Algae, the Plant-like Protist

Contributor: Felicia Sabur. Lesson ID: 12012

Would you protest if you found algae in your swimming pool, fish tank, or bird bath? It's just innocent protist, trying to photosynthesize and divide! Learn more about this common, colorful organism!

categories

Life Science

subject
Science
learning style
Visual
personality style
Lion
Grade Level
High School (9-12)
Lesson Type
Dig Deeper

Lesson Plan - Get It!

Audio:

When you think of algae, do you think of polluted pools and fouled fishbowls? Or do you think of graceful aquatic scenery? What gives plant-like protist known as algae their color?

In the previous three Related Lessons in our Kingdom Protista series, found in the right-hand sidebar, you learned about protozoans, the animal protist that are unicellular heterotrophs.

In this and the final Related Lesson, you will dive into the world of algae, the plant-like protist. Here is some useful vocabulary you need to know for these lessons:

  • Algae are photosynthesizing protists. They can contain up to four different types of chlorophyll, along with other photosynthetic pigments. The pigments in algae can create a variety of colors in algae, including purple, green, dark red, yellow, and brown. These colors are used to classify the algae into groups. Algae can be unicellular or multicellular organisms.
  • Chlorophyll is a greenish pigment that exists in all green plants and in cyanobacteria. It is responsible for the absorption of light in order to provide energy for photosynthesis.
  • Photosynthesis is a process used by plants and some other organisms, by which sunlight is used to make nutrients from carbon dioxide and water. The process of photosynthesis also generates oxygen as a by-product, so the more trees you have in your area, the cleaner the air!

seaweed

This is a picture of a species of red algae in the sea. What other colors of algae have you seen in the ocean or a pond near your home?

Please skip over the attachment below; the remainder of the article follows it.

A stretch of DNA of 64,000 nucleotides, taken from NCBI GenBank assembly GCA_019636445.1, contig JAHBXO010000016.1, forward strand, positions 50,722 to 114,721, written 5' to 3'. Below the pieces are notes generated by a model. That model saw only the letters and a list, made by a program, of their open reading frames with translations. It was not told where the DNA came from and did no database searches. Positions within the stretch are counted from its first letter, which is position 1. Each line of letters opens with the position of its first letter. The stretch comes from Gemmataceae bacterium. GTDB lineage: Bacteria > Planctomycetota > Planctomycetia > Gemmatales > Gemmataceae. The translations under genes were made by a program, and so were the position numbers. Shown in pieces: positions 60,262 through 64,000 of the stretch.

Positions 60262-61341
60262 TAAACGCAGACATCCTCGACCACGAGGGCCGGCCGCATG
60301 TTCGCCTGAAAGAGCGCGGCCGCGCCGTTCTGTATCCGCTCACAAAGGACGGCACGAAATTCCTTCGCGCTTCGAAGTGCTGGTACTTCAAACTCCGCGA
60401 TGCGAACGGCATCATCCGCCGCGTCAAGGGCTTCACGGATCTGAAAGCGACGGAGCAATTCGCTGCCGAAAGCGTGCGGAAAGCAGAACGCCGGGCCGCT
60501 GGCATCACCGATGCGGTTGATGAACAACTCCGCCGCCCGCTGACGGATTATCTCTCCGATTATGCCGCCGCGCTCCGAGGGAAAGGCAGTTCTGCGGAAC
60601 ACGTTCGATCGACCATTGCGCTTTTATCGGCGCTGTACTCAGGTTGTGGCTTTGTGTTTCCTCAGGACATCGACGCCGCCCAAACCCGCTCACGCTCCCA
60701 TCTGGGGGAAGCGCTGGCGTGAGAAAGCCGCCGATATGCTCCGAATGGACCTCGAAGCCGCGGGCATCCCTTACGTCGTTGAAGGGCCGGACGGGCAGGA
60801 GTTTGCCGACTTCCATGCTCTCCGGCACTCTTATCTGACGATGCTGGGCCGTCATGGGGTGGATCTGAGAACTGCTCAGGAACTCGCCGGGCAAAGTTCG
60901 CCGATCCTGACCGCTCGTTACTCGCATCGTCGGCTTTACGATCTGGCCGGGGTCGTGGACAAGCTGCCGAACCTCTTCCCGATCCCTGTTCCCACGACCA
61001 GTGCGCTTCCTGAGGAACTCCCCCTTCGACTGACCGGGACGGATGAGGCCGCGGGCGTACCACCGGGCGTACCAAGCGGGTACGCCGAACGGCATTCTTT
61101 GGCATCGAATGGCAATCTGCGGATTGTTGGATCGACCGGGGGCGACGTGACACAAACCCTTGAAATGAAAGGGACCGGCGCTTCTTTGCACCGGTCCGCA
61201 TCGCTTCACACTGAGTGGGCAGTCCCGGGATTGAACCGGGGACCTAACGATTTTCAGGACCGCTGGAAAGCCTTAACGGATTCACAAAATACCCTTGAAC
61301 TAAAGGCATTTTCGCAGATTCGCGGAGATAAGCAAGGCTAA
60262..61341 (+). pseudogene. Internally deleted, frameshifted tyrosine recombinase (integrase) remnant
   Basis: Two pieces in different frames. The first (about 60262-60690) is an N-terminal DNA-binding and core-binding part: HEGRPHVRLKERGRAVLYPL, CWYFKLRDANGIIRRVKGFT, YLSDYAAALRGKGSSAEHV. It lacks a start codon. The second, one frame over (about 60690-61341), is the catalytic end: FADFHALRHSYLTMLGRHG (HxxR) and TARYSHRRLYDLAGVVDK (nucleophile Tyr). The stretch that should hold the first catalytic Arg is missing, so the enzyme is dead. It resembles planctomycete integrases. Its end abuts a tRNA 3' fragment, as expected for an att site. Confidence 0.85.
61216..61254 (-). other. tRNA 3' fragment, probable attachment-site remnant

Life cycles

The life cycle of all plants and some algae has a pattern that is called alternation of generations. This means that the organism alternates between haploid and diploid generation, which is explained in the video clip from On Alternation of Generations by Maximus Thaler:

 

As the video explained, the haploid form of the organism is known as a gametophyte, because it produces gametes, the male or female reproductive cells that contain half of the genetic material of the organism. A male and female gamete fuse to form a zygote, from which a diploid organism called a sporophyte grows and develops.

The sporophyte is what you would normally think of when you see the algae floating on the water. The red algae in the picture above is in the sporophyte stage. Certain cells in this stage undergo meiosis (cell divisions) and eventually become haploid spores that can develop into gametophytes.

If you would like to watch a time-lapse video of algae dividing, check out the Time-lapse Video - Cell Divison of Micrasterias Algae (1) from Microscopic World (below):

 

Read more about the alteration of generations on the Life Science: Session 4 Alternation of Generations webpage on the Annenberg Learner website.

Algae are photosynthesizing protists that contain chlorophyll, along with other photosynthetic pigments. Algae can be unicellular or multicellular organisms, and they are classified into six phyla. The life cycle of algae has a pattern called "alternation of generations" that allows them to alternate between haploid and diploid generation.

In the Got It? section, you will be drawing an example of the algae lifecycle.

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